For The Love of Automation

At 8.10am yesterday morning, I made a call to a clinic where I had an appointment booked.

“Hello, you’ve reached [clinic name]. Our offices are staffed on Monday, Wednesday and Thursday from 8am to 3.30pm, on Tuesday from 8am to 2pm, and closed on Fridays. Please try calling again during business hours.”

When I was told during business hours that I should try calling back during business hours, I hung up the phone in frustration. I knew that once my work day headed into full swing, I’d likely forget to call again before 3.30pm.

When I eventually did call again at 1.01pm, I was greeted with the same message. Only this time, I listened long enough to catch an additional option on the end where I could leave a message. I left my name, the purpose of my call, and a telephone number that I could be reached on.

At 1.09pm, that call was promptly returned.

“I was wondering if you would be able to e-mail me my appointment confirmation letter now so that I can arrange time off from work,” I asked the receptionist.

This clinic usually sends confirmation letters four weeks prior to an appointment. However since I would need a few days off from work after this appointment, I wanted the letter as soon as possible.

“We only send appointment letters out four weeks in advance. We don’t actually send the letters ourselves. It’s automatically generated through the computer. Unfortunately there’s nothing I can do,” she replied.

“Would I be able to get a letter from the doctor?” I asked.

After a few umms and ahhs (much like my own), I decided that I would simply have to give my boss the dates now, and owe him the appointment letter and doctor’s note when I got them. I thanked the receptionist for returning my call, and she wished me a great day.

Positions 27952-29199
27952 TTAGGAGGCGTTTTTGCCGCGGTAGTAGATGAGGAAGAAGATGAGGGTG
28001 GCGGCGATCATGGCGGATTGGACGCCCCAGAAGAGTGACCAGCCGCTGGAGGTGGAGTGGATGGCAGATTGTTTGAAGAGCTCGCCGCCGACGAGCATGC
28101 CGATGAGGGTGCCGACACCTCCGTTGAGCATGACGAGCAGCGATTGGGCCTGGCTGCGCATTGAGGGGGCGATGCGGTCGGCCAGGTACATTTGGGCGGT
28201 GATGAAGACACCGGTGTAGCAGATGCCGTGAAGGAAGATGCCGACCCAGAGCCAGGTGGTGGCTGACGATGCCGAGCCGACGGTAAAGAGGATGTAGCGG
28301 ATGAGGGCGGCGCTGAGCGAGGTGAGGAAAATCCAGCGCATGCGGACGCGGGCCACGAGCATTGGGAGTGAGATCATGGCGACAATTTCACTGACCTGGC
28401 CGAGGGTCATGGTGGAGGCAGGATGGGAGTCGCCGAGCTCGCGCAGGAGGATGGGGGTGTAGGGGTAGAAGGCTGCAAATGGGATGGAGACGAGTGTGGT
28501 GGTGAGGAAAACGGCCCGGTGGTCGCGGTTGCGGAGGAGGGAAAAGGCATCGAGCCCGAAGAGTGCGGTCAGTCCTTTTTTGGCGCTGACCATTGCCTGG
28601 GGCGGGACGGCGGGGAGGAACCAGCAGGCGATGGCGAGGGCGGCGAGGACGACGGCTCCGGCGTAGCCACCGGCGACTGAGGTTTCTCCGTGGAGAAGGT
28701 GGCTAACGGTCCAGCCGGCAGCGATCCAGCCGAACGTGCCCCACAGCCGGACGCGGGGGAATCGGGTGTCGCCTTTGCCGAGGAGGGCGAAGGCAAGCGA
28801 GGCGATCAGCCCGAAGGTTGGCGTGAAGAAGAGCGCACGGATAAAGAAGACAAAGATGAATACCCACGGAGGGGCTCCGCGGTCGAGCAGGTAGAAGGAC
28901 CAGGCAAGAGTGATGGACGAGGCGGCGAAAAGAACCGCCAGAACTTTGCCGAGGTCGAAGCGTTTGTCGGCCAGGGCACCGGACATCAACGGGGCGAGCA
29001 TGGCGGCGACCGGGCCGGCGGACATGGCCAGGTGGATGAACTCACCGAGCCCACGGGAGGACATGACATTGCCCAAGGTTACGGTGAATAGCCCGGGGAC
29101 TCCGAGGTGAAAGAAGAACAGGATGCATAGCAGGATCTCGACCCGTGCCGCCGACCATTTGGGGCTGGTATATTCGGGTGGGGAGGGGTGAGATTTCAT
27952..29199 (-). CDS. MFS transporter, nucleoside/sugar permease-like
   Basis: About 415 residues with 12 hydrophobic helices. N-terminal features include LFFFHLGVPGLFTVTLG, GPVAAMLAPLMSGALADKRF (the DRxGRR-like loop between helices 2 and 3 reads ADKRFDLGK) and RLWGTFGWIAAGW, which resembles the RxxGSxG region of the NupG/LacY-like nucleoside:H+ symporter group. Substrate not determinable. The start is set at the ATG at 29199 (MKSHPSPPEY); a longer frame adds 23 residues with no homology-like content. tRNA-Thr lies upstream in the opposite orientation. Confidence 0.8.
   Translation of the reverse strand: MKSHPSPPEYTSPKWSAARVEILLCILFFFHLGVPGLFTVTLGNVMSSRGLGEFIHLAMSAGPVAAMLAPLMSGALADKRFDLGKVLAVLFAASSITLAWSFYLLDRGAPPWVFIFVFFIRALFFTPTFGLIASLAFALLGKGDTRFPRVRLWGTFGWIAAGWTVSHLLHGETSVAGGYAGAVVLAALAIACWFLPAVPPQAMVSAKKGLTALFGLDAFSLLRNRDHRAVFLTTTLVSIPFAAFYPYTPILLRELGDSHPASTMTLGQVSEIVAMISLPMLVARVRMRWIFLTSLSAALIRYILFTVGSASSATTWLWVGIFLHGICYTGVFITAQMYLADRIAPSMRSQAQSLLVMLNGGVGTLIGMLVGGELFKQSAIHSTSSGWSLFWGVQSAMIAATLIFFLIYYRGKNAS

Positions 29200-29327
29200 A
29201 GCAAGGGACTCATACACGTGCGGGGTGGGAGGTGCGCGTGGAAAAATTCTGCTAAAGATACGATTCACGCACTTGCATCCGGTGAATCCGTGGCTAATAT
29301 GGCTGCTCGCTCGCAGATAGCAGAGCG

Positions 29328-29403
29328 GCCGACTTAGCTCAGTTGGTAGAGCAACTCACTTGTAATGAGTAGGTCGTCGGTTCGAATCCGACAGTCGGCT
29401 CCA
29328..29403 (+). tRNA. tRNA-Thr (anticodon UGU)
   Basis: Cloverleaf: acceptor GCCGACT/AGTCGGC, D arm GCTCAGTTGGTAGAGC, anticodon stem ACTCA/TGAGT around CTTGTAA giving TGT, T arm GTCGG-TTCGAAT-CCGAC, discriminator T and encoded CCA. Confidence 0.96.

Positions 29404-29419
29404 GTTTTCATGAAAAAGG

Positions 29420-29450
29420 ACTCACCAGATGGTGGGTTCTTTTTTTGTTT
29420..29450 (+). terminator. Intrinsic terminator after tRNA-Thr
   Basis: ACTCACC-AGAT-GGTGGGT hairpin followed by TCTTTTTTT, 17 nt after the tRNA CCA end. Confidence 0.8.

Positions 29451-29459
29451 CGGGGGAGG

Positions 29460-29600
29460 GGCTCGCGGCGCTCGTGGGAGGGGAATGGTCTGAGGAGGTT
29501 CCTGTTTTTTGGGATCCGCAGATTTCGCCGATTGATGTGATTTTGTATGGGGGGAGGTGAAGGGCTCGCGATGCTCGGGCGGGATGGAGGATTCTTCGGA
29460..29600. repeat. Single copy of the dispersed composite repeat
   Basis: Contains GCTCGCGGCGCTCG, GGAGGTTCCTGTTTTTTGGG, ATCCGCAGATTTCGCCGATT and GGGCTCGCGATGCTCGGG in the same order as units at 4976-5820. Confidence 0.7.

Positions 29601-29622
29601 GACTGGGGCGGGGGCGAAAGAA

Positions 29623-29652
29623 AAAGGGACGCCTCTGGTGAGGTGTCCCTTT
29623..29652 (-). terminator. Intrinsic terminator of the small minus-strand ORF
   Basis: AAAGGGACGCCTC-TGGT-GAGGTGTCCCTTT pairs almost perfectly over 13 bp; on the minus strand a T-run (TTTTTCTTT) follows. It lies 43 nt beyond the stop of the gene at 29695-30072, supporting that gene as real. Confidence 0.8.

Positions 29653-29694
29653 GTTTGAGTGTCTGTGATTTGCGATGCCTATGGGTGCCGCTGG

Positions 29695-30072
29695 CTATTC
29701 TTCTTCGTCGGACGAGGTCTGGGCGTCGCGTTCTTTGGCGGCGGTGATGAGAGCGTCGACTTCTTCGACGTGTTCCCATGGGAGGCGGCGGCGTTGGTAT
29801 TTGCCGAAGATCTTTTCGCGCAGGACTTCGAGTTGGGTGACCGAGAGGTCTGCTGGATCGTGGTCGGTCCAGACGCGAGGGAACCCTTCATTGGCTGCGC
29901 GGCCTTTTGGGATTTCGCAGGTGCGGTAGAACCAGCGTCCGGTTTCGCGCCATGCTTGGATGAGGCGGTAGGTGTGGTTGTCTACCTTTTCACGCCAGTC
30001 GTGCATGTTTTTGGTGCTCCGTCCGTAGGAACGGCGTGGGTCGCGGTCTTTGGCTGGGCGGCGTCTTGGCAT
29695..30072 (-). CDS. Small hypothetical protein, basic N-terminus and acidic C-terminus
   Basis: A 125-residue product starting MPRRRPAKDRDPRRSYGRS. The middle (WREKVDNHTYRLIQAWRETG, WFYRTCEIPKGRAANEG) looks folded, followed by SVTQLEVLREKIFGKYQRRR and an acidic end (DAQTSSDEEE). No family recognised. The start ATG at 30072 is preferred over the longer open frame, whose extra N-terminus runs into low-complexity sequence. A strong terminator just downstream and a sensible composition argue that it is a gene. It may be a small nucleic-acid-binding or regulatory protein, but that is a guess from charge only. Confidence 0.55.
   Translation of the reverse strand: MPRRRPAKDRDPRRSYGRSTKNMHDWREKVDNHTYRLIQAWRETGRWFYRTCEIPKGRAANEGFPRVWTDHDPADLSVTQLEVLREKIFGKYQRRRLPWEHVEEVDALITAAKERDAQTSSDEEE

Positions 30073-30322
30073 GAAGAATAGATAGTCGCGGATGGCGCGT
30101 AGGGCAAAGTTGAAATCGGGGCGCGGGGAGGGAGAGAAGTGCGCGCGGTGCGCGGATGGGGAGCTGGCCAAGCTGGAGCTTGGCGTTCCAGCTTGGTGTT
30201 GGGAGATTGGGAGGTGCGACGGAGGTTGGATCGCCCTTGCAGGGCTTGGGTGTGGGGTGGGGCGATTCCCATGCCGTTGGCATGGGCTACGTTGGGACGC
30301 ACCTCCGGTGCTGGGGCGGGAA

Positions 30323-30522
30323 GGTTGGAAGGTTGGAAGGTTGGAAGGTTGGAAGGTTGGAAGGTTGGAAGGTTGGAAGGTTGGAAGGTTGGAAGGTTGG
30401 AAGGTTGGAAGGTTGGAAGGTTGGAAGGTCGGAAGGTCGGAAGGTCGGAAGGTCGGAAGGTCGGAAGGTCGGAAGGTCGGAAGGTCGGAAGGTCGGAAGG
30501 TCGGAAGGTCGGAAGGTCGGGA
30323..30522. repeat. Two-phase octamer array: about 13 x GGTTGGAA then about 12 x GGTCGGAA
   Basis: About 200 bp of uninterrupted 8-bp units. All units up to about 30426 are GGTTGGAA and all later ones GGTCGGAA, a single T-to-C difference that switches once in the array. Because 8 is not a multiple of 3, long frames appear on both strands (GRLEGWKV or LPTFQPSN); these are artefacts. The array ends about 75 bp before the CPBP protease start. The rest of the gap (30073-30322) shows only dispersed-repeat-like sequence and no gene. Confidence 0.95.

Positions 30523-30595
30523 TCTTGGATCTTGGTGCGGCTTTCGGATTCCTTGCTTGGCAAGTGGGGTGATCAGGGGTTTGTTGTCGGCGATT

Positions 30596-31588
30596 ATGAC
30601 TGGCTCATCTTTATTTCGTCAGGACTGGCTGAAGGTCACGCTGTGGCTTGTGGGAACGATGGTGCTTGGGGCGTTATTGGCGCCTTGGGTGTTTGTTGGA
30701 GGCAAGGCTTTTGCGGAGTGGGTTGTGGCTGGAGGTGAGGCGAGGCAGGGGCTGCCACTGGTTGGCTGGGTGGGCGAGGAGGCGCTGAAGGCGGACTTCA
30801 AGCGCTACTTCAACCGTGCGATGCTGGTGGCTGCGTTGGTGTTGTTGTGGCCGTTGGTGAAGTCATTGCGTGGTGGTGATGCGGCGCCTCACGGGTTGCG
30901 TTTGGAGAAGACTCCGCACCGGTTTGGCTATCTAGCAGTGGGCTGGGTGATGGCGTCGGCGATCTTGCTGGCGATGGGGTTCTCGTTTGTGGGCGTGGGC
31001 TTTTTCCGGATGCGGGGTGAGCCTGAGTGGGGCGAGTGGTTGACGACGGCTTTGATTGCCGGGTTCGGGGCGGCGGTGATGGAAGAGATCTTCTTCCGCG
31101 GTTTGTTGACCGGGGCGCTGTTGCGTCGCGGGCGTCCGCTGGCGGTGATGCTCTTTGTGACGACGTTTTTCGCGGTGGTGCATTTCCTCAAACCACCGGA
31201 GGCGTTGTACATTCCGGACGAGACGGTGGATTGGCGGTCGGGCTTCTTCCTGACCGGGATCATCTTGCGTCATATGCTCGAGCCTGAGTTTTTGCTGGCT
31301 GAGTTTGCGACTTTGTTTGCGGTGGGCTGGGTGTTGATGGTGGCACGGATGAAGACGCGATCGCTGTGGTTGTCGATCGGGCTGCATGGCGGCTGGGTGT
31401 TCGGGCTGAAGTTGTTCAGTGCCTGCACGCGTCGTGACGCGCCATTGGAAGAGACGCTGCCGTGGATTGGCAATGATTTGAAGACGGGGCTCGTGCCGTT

The reality is that many large businesses I deal with seem to go out of their way to avoid human interaction with me. As my mother often says, gone are the days where a business caters to what the customer wants.

Yet if I were the one cancelling the appointment, I’d be expected to call up in person, with reasonable notice, give an explanation for cancelling, and possibly jeopardise my ability to make appointments in future.

If I were to fall sick tomorrow, I’d love nothing more than to be able to send one generic mass email to everyone I had to cancel on. But in reality, I’d be on the phone or emailing every single person affected. They’d have an explanation, my sincere apologies and an invitation to reschedule.

If I can make that effort for free, surely businesses can be more flexible in delivering their services when the need arises.

A freaking letter shouldn’t be that hard…

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